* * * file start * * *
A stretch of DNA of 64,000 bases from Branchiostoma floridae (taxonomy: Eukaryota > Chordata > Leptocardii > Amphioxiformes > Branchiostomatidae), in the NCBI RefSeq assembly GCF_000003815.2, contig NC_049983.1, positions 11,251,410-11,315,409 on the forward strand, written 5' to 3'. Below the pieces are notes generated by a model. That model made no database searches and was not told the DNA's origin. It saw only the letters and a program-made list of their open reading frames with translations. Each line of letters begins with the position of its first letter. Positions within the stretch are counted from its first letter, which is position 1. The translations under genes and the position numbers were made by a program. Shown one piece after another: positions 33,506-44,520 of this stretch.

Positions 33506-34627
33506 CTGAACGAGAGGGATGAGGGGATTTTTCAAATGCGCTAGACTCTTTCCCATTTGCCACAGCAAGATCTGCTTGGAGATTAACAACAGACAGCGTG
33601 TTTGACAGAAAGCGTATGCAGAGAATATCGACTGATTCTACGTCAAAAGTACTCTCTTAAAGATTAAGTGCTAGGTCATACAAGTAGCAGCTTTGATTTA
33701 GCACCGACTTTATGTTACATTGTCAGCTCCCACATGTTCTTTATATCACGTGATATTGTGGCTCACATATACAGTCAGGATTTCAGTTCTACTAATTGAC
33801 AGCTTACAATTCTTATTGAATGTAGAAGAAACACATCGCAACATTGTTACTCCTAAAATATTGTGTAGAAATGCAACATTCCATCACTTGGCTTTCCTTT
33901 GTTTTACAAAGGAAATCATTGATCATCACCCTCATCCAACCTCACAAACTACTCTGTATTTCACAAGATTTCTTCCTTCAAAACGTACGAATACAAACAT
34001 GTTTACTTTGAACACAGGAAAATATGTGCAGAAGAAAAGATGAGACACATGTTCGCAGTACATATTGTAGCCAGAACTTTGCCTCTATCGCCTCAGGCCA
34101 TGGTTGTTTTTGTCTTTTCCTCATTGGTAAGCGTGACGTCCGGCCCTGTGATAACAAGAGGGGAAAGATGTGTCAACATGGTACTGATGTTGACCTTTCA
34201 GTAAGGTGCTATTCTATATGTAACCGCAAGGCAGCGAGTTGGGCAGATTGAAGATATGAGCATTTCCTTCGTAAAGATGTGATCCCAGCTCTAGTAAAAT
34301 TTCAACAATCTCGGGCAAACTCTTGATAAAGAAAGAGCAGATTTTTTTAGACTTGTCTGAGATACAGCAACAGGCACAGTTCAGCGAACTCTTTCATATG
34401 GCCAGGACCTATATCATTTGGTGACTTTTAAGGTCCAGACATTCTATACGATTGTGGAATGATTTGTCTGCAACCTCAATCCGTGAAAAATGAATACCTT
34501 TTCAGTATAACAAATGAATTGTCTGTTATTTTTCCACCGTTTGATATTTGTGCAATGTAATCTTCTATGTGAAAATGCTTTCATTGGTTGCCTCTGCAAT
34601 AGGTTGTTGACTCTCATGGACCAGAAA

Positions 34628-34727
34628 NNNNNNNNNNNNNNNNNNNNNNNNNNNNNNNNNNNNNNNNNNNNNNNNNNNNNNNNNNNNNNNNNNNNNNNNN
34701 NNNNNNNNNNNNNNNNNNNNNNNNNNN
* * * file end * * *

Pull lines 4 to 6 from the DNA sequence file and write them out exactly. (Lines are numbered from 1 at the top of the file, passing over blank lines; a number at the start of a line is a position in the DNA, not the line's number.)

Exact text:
33601 TTTGACAGAAAGCGTATGCAGAGAATATCGACTGATTCTACGTCAAAAGTACTCTCTTAAAGATTAAGTGCTAGGTCATACAAGTAGCAGCTTTGATTTA
33701 GCACCGACTTTATGTTACATTGTCAGCTCCCACATGTTCTTTATATCACGTGATATTGTGGCTCACATATACAGTCAGGATTTCAGTTCTACTAATTGAC
33801 AGCTTACAATTCTTATTGAATGTAGAAGAAACACATCGCAACATTGTTACTCCTAAAATATTGTGTAGAAATGCAACATTCCATCACTTGGCTTTCCTTT